US Navy Seals presumed dead after Houthi operation
Two US Navy Seals, who disappeared during an operation aimed at intercepting Iranian-made weaponry destined for the Houthis in Yemen, are now presumed deceased, as confirmed by the US military.
The incident occurred on January 11 when commandos were boarding a vessel off the Somali coast. According to reports, one Seal was swept away, and the second, following protocol, leaped in after them. The US Central Command has initiated efforts to recover the bodies.
Gen Michael Erik Kurilla, the head of Centcom, expressed condolences, stating, “We mourn the loss of our two Naval Special Warfare warriors, and we will forever honor their sacrifice and example.”
Over a span of ten days, air and naval units from the US, Japan, and Spain, aided by oceanographers and meteorologists, conducted an extensive search covering an area exceeding 21,000 square miles (54,389 square km) to locate the missing commandos.
Navy Seals, constituting a specialized maritime military force, are responsible for tasks such as reconnaissance and executing covert operations.
Centcom previously reported that the January 11 operation resulted in the seizure of warheads for Houthi ballistic missiles and anti-ship cruise missiles, along with components for air defense systems.
Initial analysis suggested that these components were linked to missiles used by the Iran-backed Houthis to target vessels navigating the Red Sea in recent incidents.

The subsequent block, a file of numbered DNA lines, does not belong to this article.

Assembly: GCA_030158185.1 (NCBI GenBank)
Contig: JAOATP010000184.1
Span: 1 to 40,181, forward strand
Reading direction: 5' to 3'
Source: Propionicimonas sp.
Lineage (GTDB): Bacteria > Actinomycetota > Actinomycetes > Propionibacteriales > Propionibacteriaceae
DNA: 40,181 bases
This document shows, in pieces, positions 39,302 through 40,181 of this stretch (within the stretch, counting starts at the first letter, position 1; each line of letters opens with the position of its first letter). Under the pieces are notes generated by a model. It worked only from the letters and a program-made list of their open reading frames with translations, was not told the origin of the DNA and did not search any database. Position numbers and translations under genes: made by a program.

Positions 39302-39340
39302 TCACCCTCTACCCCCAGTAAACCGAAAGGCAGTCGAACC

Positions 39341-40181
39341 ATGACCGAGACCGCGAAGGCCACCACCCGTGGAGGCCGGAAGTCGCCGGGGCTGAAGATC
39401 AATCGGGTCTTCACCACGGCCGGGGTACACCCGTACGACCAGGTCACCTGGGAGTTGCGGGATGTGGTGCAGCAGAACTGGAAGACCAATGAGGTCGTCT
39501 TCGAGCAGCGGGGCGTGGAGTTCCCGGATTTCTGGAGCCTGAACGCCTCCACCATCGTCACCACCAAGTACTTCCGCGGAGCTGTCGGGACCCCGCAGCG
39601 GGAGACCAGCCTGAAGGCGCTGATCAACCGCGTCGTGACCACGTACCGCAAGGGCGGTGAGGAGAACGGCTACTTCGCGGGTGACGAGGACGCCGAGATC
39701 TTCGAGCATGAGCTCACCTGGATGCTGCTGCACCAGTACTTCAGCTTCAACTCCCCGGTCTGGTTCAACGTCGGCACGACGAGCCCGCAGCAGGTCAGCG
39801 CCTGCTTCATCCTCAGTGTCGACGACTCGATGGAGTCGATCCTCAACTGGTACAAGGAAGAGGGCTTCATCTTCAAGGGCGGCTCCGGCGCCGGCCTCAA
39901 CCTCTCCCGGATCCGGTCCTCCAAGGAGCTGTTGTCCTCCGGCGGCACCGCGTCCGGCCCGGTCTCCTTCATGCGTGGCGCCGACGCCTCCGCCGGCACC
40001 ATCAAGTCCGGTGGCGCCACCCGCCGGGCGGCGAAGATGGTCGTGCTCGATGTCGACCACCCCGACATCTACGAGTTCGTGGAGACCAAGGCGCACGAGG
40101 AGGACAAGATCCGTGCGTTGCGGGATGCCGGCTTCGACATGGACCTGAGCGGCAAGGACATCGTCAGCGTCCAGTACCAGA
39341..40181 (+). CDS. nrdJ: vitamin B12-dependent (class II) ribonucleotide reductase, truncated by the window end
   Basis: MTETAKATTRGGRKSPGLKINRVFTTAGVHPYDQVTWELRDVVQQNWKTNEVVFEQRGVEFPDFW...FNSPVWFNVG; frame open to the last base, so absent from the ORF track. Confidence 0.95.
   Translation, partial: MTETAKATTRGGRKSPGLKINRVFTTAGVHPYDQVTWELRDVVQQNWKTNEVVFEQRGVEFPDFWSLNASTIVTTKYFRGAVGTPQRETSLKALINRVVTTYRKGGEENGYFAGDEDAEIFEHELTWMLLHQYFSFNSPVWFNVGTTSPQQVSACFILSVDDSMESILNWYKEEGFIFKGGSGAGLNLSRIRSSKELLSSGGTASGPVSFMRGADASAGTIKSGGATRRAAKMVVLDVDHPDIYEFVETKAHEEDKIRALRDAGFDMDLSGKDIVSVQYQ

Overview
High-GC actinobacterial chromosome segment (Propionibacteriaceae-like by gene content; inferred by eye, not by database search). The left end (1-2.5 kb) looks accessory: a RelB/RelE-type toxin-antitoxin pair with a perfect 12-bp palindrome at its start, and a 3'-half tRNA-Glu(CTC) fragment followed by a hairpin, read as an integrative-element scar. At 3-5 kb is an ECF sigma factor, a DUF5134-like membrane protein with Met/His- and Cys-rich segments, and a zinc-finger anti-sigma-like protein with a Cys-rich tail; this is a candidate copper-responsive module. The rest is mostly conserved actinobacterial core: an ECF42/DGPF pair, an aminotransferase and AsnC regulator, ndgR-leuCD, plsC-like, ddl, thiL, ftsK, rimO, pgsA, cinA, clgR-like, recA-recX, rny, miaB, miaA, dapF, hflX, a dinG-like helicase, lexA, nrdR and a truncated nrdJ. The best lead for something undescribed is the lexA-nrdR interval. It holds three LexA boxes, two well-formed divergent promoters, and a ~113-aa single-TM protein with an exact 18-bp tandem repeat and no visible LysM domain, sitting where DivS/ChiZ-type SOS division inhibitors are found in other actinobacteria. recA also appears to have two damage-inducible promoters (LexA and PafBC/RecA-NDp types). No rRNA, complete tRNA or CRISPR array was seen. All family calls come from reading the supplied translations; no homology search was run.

The supply, sale, and transfer of weapons to the Houthis is considered a violation of a 2015 United Nations Security Resolution, as well as international law.
Dozens of vessels have been targeted in the Houthi attacks, leading hundreds of cargo ships and tankers to be rerouted around the southern tip of Africa to avoid the strikes.
The Houthis, who support Hamas, say they are only targeting vessels with connections to Israel following the start of the war in Gaza. However, some of the ships they have hit have had no clear connection to Israel.
They have also begun attacking ships associated with the US and UK after both countries launched airstrikes against Houthi positions in Yemen in retaliation to the Red Sea attacks. The group controls the country’s north, capital Sanaa, and the Red Sea coastline.
Both the US and the UK say they are not seeking a conflict with the Houthis but are trying to protect the international trade route.